At this point, we assume that most savvy Android users know to be on the lookout for suspicious apps and download prompts, but even as smartphone users become more aware of the risks of downloading apps, the creators of the most vicious malware have adapted by releasing increasingly subtle Trojans that can do a great deal of damage behind the scenes without alerting the user.

This week, security firm Kaspersky detailed a relatively new Android malware called Faketoken in a blog post on Thursday morning. Faketoken has actually been around for at least a year, but it has evolved into something especially sinister. Once it infects an Android device, Faketoken is capable of recording phone calls, intercepting text messages and stealing data from various apps, including banking apps.

Worst of all, you’ll probably never know that the malware is active on your device. Kaspersky says that once the Trojan initiates, “it hides its shortcut icon and starts to monitor all of the calls and whichever apps the user launches.” The Trojan contains an overlay mechanism that can lift data from over 2,000 apps, including Android Pay, the Google Play Store, apps to book flights, taxis and hotel rooms and even apps used to pay traffic tickets. As soon as you open one of those apps, Faketoken replaces the user interface with a fake one asking users to input their financial information.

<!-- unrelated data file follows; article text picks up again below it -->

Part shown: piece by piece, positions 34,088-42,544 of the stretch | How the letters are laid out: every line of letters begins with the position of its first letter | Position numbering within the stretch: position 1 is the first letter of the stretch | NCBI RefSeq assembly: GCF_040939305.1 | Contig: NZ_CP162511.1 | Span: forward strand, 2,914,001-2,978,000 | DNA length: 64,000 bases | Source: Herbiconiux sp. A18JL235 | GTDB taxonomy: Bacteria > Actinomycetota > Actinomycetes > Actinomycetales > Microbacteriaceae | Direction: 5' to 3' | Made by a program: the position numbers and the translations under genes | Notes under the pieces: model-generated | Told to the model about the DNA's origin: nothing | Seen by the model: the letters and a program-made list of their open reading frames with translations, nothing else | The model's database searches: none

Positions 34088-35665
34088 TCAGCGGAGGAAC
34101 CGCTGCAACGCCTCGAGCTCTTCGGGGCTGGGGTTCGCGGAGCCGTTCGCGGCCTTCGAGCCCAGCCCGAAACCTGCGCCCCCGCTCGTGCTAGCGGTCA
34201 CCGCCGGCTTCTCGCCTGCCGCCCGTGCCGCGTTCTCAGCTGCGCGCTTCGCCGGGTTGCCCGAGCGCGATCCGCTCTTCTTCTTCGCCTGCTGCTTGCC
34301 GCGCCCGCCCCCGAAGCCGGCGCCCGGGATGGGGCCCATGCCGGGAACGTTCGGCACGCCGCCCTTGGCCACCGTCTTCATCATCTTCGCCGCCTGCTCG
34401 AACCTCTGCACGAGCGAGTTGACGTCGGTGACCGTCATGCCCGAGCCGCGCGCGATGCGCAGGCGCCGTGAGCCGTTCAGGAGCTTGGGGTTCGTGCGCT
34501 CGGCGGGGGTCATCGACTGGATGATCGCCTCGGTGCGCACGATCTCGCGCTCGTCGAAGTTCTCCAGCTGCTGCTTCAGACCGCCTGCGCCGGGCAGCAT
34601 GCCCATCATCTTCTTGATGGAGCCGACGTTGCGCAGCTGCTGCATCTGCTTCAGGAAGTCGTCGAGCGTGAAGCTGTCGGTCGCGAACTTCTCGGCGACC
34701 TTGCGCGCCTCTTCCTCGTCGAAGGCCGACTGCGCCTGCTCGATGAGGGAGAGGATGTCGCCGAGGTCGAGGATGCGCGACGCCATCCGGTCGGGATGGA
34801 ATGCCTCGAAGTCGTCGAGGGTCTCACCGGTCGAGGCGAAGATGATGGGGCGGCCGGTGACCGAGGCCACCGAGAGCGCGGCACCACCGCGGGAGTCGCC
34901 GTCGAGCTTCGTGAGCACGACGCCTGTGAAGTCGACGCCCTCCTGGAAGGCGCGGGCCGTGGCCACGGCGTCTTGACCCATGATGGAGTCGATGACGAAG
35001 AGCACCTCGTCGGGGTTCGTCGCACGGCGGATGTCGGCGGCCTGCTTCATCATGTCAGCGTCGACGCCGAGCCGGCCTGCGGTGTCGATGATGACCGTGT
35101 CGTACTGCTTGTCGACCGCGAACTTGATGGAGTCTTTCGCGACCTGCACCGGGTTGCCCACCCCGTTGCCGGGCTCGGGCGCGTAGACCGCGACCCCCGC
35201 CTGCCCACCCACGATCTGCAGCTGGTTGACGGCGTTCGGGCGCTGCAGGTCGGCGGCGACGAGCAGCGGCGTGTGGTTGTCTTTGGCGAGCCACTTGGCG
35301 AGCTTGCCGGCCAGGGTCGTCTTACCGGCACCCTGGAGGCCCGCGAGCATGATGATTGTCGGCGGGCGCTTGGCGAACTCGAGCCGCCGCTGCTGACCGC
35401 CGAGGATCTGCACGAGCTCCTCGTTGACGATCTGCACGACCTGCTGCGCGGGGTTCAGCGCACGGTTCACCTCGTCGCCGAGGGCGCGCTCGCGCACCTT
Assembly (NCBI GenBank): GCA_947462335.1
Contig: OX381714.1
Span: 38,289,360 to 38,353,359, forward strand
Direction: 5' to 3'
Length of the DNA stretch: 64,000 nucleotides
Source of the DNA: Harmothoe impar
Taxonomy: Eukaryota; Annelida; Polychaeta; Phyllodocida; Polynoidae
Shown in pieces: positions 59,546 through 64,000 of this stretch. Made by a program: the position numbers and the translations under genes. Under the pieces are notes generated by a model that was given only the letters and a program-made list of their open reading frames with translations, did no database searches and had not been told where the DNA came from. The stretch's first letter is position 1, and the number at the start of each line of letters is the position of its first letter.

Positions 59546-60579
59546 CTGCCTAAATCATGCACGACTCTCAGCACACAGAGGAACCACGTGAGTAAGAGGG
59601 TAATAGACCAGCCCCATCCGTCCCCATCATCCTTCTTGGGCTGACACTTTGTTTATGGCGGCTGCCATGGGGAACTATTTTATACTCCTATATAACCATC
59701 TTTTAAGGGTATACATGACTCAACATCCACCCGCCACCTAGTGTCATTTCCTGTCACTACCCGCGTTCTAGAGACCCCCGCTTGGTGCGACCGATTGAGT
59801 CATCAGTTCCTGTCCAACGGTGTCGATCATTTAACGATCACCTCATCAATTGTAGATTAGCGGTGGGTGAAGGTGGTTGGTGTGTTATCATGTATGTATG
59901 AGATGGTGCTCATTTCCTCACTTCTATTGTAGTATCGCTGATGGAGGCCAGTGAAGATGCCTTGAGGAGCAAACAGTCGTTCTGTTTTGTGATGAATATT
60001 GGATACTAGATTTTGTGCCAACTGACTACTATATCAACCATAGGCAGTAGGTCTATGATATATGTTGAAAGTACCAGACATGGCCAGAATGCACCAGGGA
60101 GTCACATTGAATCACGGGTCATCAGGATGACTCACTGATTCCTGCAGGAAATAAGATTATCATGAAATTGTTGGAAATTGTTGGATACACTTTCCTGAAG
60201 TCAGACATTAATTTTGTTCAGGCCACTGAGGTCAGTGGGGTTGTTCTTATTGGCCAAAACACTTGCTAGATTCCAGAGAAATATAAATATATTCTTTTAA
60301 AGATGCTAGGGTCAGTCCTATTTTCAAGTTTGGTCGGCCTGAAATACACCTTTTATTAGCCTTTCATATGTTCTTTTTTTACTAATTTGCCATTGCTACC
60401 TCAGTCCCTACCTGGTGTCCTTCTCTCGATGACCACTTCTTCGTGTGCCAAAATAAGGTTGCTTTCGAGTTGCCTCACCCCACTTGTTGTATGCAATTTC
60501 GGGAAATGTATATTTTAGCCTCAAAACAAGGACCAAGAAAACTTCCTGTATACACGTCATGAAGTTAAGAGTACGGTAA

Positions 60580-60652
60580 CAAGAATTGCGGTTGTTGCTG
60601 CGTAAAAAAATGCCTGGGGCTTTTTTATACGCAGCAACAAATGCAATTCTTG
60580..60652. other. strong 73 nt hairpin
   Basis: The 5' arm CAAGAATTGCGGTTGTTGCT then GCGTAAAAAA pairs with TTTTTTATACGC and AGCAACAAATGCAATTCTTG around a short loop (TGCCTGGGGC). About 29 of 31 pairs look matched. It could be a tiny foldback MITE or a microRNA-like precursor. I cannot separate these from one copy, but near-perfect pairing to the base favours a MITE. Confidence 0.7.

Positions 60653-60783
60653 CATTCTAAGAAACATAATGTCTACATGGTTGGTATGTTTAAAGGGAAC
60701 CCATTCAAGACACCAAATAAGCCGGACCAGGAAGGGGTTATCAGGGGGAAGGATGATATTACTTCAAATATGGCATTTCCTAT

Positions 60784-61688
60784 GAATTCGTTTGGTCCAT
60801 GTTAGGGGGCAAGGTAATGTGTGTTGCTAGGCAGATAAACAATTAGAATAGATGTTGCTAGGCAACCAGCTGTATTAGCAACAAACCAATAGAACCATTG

But what if a bank asks the user to input a code sent by SMS message in order to access the account? Faketoken’s creators have an answer for that too. The malware can steal any incoming SMS messages and send them to command-and-control servers, where hackers can use them to gain access.

According to Kaspersky, the evidence suggests that Faketoken is being targeted at Russian users for now, but this serves as a valuable reminder that you shouldn’t ever download anything from a source you don’t trust or recognize. Otherwise, you might end up suffering the consequences.